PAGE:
In a shot heard round the business world, a DC district court judge in March denied attorney-client privilege protection to documents prepared in connection with an internal company investigation. The judge found the privilege did not apply because the investigation was mandated by government regulation and not simply an exercise in company discretion. The DC Circuit last week — in In re: Kellogg Brown & Root — found this to be a “false dichotomy” and granted the “drastic and extraordinary” remedy of mandamus to vacate the lower court’s ruling.
The underlying action was brought by Harry Barko, a former employee of the defense contractor KBR, under the whistleblower provisions of the False Claims Act. Barko alleged that KBR defrauded the US government by inflating costs and accepting kickbacks while administering military contracts in wartime Iraq. In discovery, Barko sought documents related to an internal investigation KBR conducted into the alleged fraud. The Department of Defense requires its defense contractors to undertake these investigations when faced with allegations of wrongdoing. KBR refused to produce the documents, claiming the internal investigation, even though government mandated, was for the purpose of obtaining legal advice and thus covered by the attorney-client privilege. The district court rejected KBR’s argument and ordered the immediate production of the documents.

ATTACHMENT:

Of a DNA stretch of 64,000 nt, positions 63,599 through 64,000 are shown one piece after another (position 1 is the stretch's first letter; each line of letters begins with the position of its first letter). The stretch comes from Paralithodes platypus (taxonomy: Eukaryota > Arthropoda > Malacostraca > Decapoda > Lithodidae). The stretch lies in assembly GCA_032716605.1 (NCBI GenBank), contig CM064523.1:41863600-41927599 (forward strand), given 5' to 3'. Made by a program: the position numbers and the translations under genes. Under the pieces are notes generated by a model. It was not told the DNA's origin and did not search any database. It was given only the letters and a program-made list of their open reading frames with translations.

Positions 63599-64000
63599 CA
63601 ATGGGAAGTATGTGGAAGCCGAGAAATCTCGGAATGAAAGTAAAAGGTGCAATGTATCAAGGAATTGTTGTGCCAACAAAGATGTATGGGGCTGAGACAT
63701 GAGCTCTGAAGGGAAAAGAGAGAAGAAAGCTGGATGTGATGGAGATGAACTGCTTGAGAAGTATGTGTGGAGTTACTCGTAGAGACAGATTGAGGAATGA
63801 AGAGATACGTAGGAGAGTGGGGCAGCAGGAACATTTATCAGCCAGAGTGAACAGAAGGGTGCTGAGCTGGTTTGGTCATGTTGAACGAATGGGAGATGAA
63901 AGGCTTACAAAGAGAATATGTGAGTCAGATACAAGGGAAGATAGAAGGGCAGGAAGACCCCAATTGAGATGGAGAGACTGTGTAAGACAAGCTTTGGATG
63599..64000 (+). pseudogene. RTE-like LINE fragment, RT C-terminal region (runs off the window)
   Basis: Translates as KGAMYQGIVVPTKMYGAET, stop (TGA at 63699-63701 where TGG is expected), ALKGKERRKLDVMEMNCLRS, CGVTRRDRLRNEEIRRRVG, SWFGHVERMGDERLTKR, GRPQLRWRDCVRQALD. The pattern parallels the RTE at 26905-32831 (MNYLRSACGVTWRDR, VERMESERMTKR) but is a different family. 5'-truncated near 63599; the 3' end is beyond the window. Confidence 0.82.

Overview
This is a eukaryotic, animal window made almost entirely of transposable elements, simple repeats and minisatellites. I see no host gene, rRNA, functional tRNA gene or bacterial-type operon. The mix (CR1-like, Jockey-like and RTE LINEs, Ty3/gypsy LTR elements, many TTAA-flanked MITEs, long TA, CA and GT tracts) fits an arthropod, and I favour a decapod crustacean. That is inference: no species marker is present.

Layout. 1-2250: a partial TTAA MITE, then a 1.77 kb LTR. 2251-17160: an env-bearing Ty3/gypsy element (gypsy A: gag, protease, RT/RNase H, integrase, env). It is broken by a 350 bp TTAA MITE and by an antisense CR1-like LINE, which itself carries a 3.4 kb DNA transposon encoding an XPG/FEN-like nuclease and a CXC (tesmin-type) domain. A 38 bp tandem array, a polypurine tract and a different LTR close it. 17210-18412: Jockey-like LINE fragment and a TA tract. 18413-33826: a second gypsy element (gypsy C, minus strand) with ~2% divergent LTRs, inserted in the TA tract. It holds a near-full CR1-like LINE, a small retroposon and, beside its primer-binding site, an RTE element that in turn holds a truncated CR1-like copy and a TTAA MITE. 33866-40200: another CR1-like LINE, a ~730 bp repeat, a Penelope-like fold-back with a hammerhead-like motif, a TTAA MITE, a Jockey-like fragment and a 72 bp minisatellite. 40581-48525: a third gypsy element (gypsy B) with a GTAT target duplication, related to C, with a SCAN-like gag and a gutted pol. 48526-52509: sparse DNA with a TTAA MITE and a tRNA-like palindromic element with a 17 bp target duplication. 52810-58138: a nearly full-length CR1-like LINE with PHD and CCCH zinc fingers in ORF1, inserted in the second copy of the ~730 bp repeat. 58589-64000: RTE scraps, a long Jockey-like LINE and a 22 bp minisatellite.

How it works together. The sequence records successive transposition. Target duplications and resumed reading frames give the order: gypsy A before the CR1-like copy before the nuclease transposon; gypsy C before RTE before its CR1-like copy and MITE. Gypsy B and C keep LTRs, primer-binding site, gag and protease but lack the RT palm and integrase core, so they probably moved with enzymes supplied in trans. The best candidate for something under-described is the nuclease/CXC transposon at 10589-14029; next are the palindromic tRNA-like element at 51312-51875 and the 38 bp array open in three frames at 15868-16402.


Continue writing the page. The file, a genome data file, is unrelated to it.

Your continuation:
The DC Circuit disagreed with the lower court’s decision, finding it “irreconcilable” with the Supreme Court’s broad holding in Upjohn v. United States that the attorney-client privilege protects confidential employee communications during an internal investigation led by company lawyers. According to the DC Circuit, that was precisely the kind of documents over which KBR was claiming privilege and thus readily fell under the Upjohn umbrella.
But the DC Circuit went even further with its decision, wanting to leave no uncertainty as to what it views as the proper approach for assessing privilege when it comes to internal investigations:
In the context of an organization’s internal investigation, if one of the significant purposes of the internal investigation was to obtain or provide legal advice, the privilege will apply. That is true regardless of whether an internal investigation was conducted pursuant to a company compliance program required by statute or regulation [as was the case with KBR], or was otherwise conducted pursuant to company policy.
It was the distinction the lower court made between the basis for the internal investigation — whether by statutory mandate or by discretionary company policy — that the DC Circuit seemed to fine most troubling. According to the Court, the reason for the internal investigation is irrelevant when it comes to determining privilege. Otherwise, it would “disable most public companies from undertaking confidential internal investigations” since so many of them these days — defense contractors like KBR included — are now subject to this kind of mandatory internal compliance procedure.
The bottom line for the DC Circuit was that if left to stand, the district court’s ruling would for “a significant swath of American industry” severely limit, if not completely eviscerate the ability of in-house counsel to ensure their client’s compliance with the law. This was not an outcome the DC Circuit was willing to fathom. Nor did it want to leave any confusion in this critical area of the privilege law because as the Supreme Court made clear in Upjohn, “uncertain privilege, or one which purports to be certain but results in widely varying applications by the courts, is little better than no privilege at all.”
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